Article 9 states that a warrant for lawful interception can be granted by a National Prosecutor designated by the Minister in charge of justice. Only specified security organs (the Rwanda Defence Force, Rwanda National Police and the National Intelligence and Security Service) are authorised to apply for such a warrant.
If required by ‘urgent public security interests’, the interception warrant can be issued by the National Prosecutor verbally but this must be followed by a written warrant within 24 hours or the interception will be presumed illegal.
Communication service providers (“CSPs”) have an obligation under article 7 to ensure that their systems are technically capable of supporting interceptions at all times. Article 123 of Law 24/2016 also states that all entities authorised to carry out lawful interception must be notified of any upgrade to an electronic communications network or service.
However, any competent security organ making an application for an interception warrant under article 9 may request a warrant to intercept the communications directly, without recourse to a communication service provider (article 10). In practice this is conducted by the National Intelligence and Security Service of Rwanda as the entity entitled to possess the necessary equipment for such direct interception under the Law Relating to Arms 33/2009.
Article 12 provides for inspectors to be appointed by Presidential Order to monitor authorised persons and ensure that they intercept communications in accordance with the law. This role is performed by a police officer if requested by the Criminal Investigation Department or the National Intelligence and Security Service if requested by the Prosecutor General’s Office.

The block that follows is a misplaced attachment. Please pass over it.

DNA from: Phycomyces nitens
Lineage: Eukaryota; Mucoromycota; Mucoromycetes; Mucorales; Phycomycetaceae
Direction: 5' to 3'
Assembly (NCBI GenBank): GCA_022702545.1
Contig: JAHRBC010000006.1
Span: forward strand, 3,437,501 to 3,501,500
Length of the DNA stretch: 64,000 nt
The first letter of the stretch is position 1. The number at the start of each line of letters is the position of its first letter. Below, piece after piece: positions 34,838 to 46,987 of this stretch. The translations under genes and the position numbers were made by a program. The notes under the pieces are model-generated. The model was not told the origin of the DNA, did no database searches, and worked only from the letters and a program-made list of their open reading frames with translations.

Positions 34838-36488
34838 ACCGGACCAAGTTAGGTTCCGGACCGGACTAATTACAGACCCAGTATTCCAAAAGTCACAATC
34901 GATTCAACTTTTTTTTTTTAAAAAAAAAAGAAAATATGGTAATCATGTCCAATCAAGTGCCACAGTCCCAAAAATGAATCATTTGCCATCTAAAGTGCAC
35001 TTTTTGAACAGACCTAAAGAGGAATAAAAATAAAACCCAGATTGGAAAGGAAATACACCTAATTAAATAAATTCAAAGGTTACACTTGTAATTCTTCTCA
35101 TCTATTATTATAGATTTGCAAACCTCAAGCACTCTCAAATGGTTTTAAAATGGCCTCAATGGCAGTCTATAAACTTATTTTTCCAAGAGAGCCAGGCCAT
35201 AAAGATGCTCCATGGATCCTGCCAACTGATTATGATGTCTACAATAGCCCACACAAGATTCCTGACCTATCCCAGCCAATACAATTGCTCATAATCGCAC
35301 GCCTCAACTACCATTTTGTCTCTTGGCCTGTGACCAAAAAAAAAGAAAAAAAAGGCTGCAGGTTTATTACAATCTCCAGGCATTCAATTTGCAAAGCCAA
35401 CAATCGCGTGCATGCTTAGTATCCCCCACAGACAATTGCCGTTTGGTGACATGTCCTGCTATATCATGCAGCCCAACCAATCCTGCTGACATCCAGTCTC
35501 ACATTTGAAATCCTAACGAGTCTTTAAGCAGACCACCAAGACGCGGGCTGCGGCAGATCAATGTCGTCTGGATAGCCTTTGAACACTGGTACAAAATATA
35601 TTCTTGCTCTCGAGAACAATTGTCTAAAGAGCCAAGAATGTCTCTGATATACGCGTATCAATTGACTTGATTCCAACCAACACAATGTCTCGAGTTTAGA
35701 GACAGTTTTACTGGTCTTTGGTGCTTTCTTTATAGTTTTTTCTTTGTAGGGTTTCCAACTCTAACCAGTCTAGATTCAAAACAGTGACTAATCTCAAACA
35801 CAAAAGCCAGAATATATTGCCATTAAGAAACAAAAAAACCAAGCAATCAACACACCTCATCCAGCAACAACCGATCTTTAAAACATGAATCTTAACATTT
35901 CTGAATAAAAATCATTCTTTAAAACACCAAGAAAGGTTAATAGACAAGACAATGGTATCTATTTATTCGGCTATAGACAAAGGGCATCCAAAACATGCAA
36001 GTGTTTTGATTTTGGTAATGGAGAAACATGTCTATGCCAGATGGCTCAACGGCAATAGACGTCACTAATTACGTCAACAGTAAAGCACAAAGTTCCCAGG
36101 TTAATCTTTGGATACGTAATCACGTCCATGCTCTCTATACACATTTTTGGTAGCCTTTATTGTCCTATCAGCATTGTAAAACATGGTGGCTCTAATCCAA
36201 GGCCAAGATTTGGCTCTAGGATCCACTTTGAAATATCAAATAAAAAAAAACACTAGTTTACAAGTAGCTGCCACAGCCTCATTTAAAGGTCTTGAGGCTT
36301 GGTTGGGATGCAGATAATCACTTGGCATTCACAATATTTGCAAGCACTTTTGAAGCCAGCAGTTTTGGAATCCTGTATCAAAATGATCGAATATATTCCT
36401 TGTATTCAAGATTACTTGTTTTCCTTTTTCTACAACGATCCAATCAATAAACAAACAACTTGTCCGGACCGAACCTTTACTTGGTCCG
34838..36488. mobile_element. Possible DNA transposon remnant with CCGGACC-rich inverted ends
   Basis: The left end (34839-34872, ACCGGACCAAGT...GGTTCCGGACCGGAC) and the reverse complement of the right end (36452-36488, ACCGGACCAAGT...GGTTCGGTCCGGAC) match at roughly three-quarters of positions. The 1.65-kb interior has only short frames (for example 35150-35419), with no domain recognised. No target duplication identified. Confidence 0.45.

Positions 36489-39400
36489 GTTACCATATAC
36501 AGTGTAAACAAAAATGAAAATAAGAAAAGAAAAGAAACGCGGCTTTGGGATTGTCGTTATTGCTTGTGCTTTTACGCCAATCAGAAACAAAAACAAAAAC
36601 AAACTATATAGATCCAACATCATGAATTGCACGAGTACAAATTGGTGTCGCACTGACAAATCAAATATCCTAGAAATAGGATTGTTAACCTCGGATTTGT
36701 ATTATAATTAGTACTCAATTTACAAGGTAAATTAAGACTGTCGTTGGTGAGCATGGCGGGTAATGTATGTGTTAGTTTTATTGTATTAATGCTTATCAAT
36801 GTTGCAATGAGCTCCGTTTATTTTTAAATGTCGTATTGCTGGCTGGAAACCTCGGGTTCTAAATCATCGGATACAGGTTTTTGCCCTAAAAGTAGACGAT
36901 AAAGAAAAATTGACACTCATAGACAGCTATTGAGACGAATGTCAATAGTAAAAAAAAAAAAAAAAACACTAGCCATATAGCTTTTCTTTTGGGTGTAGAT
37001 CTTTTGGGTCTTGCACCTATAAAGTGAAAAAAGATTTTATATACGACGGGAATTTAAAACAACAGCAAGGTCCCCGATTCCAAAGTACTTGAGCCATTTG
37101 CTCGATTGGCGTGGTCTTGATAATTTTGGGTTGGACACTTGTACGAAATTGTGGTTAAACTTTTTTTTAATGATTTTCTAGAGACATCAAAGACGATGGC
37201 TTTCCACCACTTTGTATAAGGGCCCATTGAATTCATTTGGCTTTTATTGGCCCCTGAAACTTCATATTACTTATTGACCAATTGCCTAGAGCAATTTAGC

This law strictly prohibits the interception of the Rwandan President’s communications.
Disclosure of Communications Data
The provision of metadata relating to communications is governed by the same laws and process as set out above for interception of communications.
National Security and Emergency Powers
LAW 24/2016 GOVERNING INFORMATION AND COMMUNICATION TECHNOLOGIES
In order to protect the public from any threat to public safety, public health or in the interest of national security’, the Minister in charge of ICT has the power under article 22 to direct the Rwanda Utilities Regulatory Authority (“RURA”) to suspend or restrict a legal or natural person’s entitlement to provide an electronic communications network or service or any associated facility. This enables the government to require CSPs’ to shut down their networks in such situations.